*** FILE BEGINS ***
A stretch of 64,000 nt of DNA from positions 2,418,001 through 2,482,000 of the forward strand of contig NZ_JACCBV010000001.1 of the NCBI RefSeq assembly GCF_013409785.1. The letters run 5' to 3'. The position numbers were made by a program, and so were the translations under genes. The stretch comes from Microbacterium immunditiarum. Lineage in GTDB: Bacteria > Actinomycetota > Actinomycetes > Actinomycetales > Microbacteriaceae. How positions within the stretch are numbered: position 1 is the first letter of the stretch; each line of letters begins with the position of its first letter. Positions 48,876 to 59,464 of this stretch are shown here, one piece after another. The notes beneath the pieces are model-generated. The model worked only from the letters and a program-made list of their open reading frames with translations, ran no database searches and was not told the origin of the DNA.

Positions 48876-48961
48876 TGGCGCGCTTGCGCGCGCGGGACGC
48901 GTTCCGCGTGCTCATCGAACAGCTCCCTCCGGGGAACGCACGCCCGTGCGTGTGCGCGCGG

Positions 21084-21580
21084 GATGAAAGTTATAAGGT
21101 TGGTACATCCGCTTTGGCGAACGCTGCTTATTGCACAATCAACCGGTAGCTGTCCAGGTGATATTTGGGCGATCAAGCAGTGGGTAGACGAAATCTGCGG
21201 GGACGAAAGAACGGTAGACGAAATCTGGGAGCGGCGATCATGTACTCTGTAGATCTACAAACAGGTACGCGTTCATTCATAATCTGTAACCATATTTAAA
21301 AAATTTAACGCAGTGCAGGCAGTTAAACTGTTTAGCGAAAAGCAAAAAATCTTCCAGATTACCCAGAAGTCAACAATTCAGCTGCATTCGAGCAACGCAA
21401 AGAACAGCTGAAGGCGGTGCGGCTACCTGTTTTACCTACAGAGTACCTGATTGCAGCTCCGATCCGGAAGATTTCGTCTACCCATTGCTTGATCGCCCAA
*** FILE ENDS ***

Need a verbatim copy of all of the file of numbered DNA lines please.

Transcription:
A stretch of 64,000 nt of DNA from positions 2,418,001 through 2,482,000 of the forward strand of contig NZ_JACCBV010000001.1 of the NCBI RefSeq assembly GCF_013409785.1. The letters run 5' to 3'. The position numbers were made by a program, and so were the translations under genes. The stretch comes from Microbacterium immunditiarum. Lineage in GTDB: Bacteria > Actinomycetota > Actinomycetes > Actinomycetales > Microbacteriaceae. How positions within the stretch are numbered: position 1 is the first letter of the stretch; each line of letters begins with the position of its first letter. Positions 48,876 to 59,464 of this stretch are shown here, one piece after another. The notes beneath the pieces are model-generated. The model worked only from the letters and a program-made list of their open reading frames with translations, ran no database searches and was not told the origin of the DNA.

Positions 48876-48961
48876 TGGCGCGCTTGCGCGCGCGGGACGC
48901 GTTCCGCGTGCTCATCGAACAGCTCCCTCCGGGGAACGCACGCCCGTGCGTGTGCGCGCGG

Positions 21084-21580
21084 GATGAAAGTTATAAGGT
21101 TGGTACATCCGCTTTGGCGAACGCTGCTTATTGCACAATCAACCGGTAGCTGTCCAGGTGATATTTGGGCGATCAAGCAGTGGGTAGACGAAATCTGCGG
21201 GGACGAAAGAACGGTAGACGAAATCTGGGAGCGGCGATCATGTACTCTGTAGATCTACAAACAGGTACGCGTTCATTCATAATCTGTAACCATATTTAAA
21301 AAATTTAACGCAGTGCAGGCAGTTAAACTGTTTAGCGAAAAGCAAAAAATCTTCCAGATTACCCAGAAGTCAACAATTCAGCTGCATTCGAGCAACGCAA
21401 AGAACAGCTGAAGGCGGTGCGGCTACCTGTTTTACCTACAGAGTACCTGATTGCAGCTCCGATCCGGAAGATTTCGTCTACCCATTGCTTGATCGCCCAA